Parents of tiny babies: When you’re home with the kid, keep a one-sided conversation going about anything and everything while you’re folding laundry, making dinner, or doing whatever else around the house. A steady stream of idle chatter from mom or dad’s mouth improves the child’s cognitive development, even more so than reading to them does, according to the results of a study recently published in the journal Language Teaching and Therapy.
Aisling Murray, of the Economic and Social Research Institute in Ireland, initially set out to investigate the importance of reading, and whether reading to infants was associated with higher scores on indicators of cognitive development than other language-based interactions between parent and infant, like talking. She expected that reading would win out; the question, really, was how much better reading was for language skills.
Murray used data from the Growing Up in Ireland study, which included a sample of 7,845 infants. Parents were asked how often they read or spoke to their 9-month-old infants, and Murray and her team found that parents who said they “always” talked to their baby while doing things around the house tended to have babies who scored higher on a test designed to measure babies’ burgeoning problem-solving and communication skills; reading to the baby regularly, in comparison, was also associated with an increase in problem-solving and communication skills, though not to the same degree.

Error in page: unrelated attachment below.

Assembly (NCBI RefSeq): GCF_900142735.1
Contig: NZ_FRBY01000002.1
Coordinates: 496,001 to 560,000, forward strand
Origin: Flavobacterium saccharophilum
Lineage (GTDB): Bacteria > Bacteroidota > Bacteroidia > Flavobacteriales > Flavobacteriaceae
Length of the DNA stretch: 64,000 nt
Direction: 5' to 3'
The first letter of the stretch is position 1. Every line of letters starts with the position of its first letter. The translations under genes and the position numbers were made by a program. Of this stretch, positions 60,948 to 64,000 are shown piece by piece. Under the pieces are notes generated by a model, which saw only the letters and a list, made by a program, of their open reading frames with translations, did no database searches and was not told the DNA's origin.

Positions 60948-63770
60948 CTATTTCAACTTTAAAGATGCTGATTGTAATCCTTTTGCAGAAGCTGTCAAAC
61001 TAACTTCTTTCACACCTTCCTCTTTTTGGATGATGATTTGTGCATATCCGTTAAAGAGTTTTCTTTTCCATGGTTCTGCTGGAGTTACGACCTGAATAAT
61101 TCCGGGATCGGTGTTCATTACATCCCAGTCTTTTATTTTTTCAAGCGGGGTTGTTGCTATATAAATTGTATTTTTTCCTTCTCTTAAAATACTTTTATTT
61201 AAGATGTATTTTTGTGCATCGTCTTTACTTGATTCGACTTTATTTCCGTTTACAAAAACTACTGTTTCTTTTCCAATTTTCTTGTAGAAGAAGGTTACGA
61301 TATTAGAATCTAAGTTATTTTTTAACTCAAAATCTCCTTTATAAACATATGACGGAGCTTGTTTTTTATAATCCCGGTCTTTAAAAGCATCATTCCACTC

I feel obliged to point out the obvious. I have to do it because no one seems capable of drawing a distinction between mothers and fathers. Everyone seems to be using the more gender neutral term “parents.”
And yet, we all know that women are far better at idle chatter than men are. A chatty and garrulous mother will be better at idle chatter than would a man who is the strong, silent type.
One suspects that women are naturally chatty because they possess a maternal instinct. While it is true that men can perform many of the tasks that constitute bringing up a child, it makes sense to say that women are naturally better at all of them. The chattiness factor is one that can be quantified, thus, that interests researchers.
This does not necessarily mean that a mother should stay home from work in order to care for her children. It does suggest that if her husband chooses to become Mr. Mom in her place, children will be hearing far fewer words. And that this will influence brain development. It also suggests that when a working mother chooses someone to care for her children she ought to choose a woman who has highly developed language skills and who is especially chatty.
Finally, while this research does not directly relate to what Nazi philosopher Martin Heidegger called “idle chatter,” we should at least notice that Dahl is quote correct to use the term to describe a mother’s conversations with her baby. Rather than follow the philosopher in denouncing idle chatter as meaningless and superficial, we should notice that in some circumstances it serves an important purpose.